Progress Report

March 23, 2010

today we’ll discuss a Free Skates experience maneuvering through the bureaucratic channels of the ministry of government and consumer services site.  I know that we’re in no way the first organization to have difficulty negotiating their way through red tape, I mean, there’s an entire culture of comedy mocking bureaucratic government agencies. Our misunderstandings, of course, took place in 2010 navigating the ministry’s site. I found myself repeatedly clicking on the same link with nothing accomplished. Perhaps that’s the 2010 version of filling out the incorrect form and being told to re-Que in the correct line . Well the solution?………. we decided to go and speak to a human at city hall and after returning for a second time on different days the very pleasant gentlemen (no sarcasm) who was going to process our paper work informed us that it would be forty dollars cheaper to register on-line so take note young entrepreneurs.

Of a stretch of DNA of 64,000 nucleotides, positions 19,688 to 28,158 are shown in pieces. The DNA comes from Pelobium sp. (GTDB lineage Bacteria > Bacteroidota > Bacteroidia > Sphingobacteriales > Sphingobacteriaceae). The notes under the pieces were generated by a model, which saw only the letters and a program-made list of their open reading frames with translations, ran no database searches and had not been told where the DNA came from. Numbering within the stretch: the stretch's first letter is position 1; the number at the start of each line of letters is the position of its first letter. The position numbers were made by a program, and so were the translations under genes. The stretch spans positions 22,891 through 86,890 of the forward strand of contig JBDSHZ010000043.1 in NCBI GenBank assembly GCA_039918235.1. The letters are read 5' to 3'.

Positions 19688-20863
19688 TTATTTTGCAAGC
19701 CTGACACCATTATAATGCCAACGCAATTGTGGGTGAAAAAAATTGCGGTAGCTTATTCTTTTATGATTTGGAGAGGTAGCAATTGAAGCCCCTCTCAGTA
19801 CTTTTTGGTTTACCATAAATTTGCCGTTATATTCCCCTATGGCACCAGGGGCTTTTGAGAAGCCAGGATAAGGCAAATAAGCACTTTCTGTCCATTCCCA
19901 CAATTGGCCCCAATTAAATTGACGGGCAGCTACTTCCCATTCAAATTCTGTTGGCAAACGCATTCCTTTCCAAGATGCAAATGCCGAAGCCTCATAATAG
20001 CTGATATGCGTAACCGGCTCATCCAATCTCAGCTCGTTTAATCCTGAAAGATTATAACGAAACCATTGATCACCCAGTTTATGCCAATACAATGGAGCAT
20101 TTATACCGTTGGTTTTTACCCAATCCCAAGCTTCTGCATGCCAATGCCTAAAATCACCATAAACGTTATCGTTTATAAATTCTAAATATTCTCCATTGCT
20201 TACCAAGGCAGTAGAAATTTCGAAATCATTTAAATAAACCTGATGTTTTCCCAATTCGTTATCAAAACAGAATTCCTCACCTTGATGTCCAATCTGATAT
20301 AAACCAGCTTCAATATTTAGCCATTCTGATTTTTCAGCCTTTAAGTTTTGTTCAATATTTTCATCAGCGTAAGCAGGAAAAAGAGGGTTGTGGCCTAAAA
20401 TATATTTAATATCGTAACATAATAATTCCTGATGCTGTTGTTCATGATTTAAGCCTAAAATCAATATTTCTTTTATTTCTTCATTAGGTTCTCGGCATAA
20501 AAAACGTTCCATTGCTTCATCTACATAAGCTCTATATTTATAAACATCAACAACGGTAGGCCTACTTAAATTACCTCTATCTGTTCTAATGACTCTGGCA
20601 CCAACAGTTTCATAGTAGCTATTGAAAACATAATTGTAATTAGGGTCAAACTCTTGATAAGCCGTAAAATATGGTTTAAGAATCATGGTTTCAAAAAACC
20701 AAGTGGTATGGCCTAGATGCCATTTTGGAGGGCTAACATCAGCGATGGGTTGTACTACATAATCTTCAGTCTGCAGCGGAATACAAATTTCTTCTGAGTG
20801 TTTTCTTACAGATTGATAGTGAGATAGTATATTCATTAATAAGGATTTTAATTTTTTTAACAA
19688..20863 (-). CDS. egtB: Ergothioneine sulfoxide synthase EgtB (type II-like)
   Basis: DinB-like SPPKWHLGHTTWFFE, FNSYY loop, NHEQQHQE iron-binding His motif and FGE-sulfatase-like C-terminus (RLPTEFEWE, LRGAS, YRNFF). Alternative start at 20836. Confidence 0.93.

the result?

Free Skates has made the gigantic leap in registering as a non-profit in Toronto. The experience, which I have to admit really wasn’t that unpleasant, made me think about the botany of government services that exist in Ontario (maybe because of all the jokes I feel obligated to croon the lament of labour practices of government employees and just generally dealing with civilian services). Decentralize all power and dismantle all of these agencies you ask? I don’t know what the answer is friends. I will say this (perfect Segway), my book club just finished Mark Anderson’s “All the Power” (avail through This is not an anarchist manifesto but is, however, for the activist that finds themselves reanalyzing their analysis and caught between a McWorld and a Global Jihad.

here’s the description from the dischord site

Dance of Days co-author and longtime inner-city organizer Mark Andersen challenges popular concepts of radical activism. A whirlwind tour across decades, through punk and student activism, identity and lifestyle politics, armed struggle, globalization, All the Power suggests how the seemingly most idealistic of enterprises-revolution-might be practically accomplished.



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